The dissolution of the monasteries was the greatest single act of vandalism in English, and perhaps European history,” undertaken by “a grasping and tyrannical king, and effected through… ruthless, cynical and philistine men.” So wrote the architectural historian Sir Howard Colvin in an essay on the topic in 1999.
This view of the Dissolution as a callous “smash and grab” – one that resulted in the wanton destruction of the nation’s medieval heritage – has permeated both the academic literature and popular imagination since the event itself, despite Hilary Mantel’s heroic attempt to humanise Thomas Cromwell. But is that all there is to the story of what is indisputably one of the most significant events of the 16th century?
Carried out between 1536 and 1541, the dissolution of the monasteries saw agents of King Henry VIII and his chief minister, Thomas Cromwell, shutting down more than 800 of England’s religious houses and confiscating their possessions. Given that it was enacted in the wake of Henry’s break with the Catholic church of Rome – and his prosecution of a series of costly wars – the king’s targeting of the monasteries has widely been characterised as a bold and brutal bid to cement his religious supremacy, and to divert the church’s vast wealth into his coffers.
Our view of these events is inevitably influenced by surviving contemporary, or near-contemporary, accounts. And no account was more influential than Michael Sherbrook’s Falle of the Religiouse Howses. While the beneficiaries of the closure of the monasteries remained largely silent, those, like Sherbrook, who felt aggrieved were most certainly not – and they wasted little time in describing the Dissolution as an act of mindless vandalism.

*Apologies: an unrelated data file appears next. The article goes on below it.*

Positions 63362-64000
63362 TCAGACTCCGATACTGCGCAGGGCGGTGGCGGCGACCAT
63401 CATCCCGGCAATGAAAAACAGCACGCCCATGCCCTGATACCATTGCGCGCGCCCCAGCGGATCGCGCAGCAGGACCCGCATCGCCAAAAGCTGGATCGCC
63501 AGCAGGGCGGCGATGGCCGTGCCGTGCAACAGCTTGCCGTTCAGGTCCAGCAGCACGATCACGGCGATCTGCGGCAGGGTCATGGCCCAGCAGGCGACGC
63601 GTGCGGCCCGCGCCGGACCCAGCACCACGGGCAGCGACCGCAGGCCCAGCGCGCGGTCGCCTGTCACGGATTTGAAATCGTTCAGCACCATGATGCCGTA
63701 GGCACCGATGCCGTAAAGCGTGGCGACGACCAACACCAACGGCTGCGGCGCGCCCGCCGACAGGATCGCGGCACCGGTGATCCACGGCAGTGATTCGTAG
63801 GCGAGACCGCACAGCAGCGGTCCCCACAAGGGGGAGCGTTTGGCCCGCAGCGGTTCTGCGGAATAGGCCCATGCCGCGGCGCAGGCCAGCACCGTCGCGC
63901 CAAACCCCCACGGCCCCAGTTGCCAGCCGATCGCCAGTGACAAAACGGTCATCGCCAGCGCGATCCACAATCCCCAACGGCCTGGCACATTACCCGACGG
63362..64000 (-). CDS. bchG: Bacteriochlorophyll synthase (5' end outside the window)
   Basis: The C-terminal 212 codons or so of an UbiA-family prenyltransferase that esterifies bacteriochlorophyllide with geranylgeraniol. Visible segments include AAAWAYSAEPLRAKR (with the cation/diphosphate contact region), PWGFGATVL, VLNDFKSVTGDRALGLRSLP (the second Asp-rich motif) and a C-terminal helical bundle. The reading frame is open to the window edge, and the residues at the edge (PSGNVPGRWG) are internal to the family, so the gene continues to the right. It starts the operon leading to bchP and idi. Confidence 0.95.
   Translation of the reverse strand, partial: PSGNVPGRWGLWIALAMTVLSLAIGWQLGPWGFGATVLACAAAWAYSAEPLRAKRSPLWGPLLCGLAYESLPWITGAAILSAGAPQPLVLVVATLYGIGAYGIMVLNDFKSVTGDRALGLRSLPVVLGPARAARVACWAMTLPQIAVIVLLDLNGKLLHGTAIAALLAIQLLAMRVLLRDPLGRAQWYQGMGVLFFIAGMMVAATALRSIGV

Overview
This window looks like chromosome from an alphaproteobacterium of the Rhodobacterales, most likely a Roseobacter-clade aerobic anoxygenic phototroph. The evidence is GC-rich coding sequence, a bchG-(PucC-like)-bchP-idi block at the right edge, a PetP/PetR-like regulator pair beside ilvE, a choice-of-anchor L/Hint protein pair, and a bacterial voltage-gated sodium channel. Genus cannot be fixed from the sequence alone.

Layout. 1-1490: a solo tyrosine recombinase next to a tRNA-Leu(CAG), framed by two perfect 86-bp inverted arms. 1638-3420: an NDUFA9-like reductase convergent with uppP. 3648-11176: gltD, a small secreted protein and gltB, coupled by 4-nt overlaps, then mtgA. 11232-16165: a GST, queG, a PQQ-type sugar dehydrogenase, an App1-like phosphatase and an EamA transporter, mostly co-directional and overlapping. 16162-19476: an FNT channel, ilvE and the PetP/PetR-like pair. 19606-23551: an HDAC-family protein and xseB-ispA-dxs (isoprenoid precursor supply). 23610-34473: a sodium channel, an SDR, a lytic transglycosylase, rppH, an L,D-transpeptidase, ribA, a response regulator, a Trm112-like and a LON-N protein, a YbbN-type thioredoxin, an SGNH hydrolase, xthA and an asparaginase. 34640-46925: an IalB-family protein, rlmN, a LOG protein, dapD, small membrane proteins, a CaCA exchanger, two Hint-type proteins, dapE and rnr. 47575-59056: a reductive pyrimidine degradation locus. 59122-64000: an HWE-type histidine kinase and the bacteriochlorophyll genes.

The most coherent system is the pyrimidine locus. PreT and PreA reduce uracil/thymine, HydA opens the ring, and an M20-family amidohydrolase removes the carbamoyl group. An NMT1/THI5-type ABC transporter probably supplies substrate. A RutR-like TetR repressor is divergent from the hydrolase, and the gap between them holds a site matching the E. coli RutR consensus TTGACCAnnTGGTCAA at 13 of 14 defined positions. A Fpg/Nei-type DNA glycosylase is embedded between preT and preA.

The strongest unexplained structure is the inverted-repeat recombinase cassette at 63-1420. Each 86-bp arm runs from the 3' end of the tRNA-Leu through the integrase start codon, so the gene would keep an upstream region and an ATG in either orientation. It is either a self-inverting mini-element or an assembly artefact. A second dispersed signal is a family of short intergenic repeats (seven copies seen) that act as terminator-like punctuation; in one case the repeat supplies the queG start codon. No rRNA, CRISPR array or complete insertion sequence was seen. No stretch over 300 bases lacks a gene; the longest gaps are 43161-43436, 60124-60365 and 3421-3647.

The destruction of Roche Abbey in Yorkshire “would have pitied any heart to see”, observed Sherbrook, “for it would have made an heart of flint to have melted and weeped to have seen the breaking up of the house… and the sudden spoil that fell the same day.” When the events of the 1530s are described as an ugly stain on English history, Sherbrook’s book is at least partly responsible. Yet take a closer look at the man and his writings, and all is not what it seems.
Despite being described by many as “an eyewitness account”, the Falle is nothing of the sort; in June 1538, when Roche was suppressed, Sherbrook was no more than four years of age. Instead, we must look to the motivation behind Sherbrook’s words, written three decades after the event. Although he was an Anglican priest in adulthood, Sherbrook retained a devotion towards the old (Catholic) religion and the monastic way of life. In particular, he was a fierce critic of John Foxe, whose famous work of Protestant history and martyrology, Actes and Monuments, was published in English for the first time in 1563, shortly before Sherbrook started to compile the Falle. Sherbrook’s account must therefore be seen not as a measured piece of reportage but as a critique of the growing Puritan movement.
The Falle is far from entirely fictitious – it drew upon the testimonials of witnesses, which according to Sherbrook included his own uncle and father. However, read it in a more nuanced way, and a picture of meticulous planning, rather than random destruction, emerges. What can be seen is a highly organised pattern of dismantling, sale and dispersal – one that followed Cromwell’s exacting instructions and was replicated at monasteries across the country. The monks were allowed to take their cells’ contents with them, servants were paid off, and timbers from the church were purchased (not stolen) by the local gentry and yeomen.